Processing Magazine

Pipelines race out of the mountains into yards

December 1, 2008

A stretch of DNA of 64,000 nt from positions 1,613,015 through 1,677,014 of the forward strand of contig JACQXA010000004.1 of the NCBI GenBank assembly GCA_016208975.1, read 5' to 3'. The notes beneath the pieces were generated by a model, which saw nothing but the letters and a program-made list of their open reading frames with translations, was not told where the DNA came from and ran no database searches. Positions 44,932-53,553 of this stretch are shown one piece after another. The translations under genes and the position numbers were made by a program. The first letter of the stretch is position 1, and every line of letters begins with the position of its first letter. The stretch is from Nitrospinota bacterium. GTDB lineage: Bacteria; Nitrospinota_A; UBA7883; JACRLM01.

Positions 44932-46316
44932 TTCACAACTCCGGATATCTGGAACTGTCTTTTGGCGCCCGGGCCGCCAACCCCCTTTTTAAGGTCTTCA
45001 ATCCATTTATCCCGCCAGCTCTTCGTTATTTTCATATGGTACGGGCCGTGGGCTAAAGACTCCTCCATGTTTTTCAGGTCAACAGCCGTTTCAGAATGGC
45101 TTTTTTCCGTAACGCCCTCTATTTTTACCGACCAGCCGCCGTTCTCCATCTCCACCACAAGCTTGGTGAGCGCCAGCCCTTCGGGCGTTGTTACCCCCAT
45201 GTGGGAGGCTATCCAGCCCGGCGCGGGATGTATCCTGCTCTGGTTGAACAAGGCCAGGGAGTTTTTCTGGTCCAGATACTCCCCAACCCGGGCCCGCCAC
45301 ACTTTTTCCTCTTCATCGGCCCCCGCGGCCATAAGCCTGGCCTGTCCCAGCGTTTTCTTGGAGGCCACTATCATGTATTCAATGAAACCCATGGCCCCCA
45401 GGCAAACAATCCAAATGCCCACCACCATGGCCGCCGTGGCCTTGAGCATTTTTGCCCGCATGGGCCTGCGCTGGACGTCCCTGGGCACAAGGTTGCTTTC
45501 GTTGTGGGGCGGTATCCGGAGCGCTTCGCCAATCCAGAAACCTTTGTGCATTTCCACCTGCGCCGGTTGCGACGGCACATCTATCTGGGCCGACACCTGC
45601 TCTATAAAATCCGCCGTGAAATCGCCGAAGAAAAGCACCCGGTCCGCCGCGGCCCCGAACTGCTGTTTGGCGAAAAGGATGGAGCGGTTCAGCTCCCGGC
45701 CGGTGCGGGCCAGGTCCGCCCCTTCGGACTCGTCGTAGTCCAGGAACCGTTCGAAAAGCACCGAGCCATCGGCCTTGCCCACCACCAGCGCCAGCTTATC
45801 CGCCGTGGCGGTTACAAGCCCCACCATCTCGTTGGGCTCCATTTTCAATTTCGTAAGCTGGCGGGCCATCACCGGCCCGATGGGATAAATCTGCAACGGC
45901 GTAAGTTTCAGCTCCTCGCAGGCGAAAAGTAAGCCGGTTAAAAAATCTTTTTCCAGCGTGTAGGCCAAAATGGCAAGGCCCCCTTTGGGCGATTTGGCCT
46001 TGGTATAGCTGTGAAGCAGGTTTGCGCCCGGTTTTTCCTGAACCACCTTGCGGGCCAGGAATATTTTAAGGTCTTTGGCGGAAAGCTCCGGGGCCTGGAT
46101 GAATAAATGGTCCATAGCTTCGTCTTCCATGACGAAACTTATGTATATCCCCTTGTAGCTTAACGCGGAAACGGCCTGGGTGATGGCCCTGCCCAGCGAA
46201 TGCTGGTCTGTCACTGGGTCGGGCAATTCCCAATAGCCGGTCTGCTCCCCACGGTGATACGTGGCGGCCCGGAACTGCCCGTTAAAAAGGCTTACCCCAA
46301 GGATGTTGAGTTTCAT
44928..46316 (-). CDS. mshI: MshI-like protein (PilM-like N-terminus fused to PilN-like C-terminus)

In the past 10 years, more than 20,000 miles of new natural gas pipelines have been built and brought on line, according to the Associated Press. Those pipelines can carry more than 97 billion cubic feet of natural gas every day. The owners of property over which new pipelines are planned are concerned about leaks into water and soil, land damaged by construction, land lost to a right of way and, in some cases, even loss of livelihood. The bulk of the new natural gas supply is in the energy-rich Rockies and Texas. Producers are sinking traditional oil and gas wells and drilling into coal-bed methane reserves in Wyoming, Colorado and Utah. In Texas, it''s the Barnett Shale, a 6,000-square-mile bedrock region of natural gas, and the Bossier Sands tight-gas formation. Between 1998 and 2006, natural gas production in these two regions jumped 96 percent and proved natural gas reserves climbed 127 percent, government statistics show. There are currently about 288,000 miles of gas pipelines with a capacity of 187 billion cubic feed per day. From 2008 to 2010, about 200 projects have been proposed to add 10,100 more miles, according to the Energy Information Administration. If all are finished, the nation''s natural gas capacity will jump by more than 38 percent, the EIA said, at an overall cost of about $28 billion. The behemoth of the new pipelines is the $4 billion Rockies Express, a joint venture by Kinder Morgan Energy Partners, a unit of Sempra Energy and ConocoPhillips. Construction of the 1,679-mile, 42-inch pipeline began two years ago about 160 miles northwest of Denver. The pipeline will have the capacity to move 1.8 billion cubic feet of natural gas per day, and will send it to markets east of the Mississippi River. Natural gas in the United States is plentiful, and so are its backers. They say natural gas will serve as a bridge until renewable energy technology can be developed more. But as natural gas is shipped from West to East, the pipelines intersect with plans that people have made for their own livelihoods. Rockies Express spokesman Allen Fore said they have worked with federal and state officials throughout the process and accommodated requests where they could. He said the natural gas is pressurized so it won''t leak into the ground and if there is some type of impact, the pipeline shuts down automatically.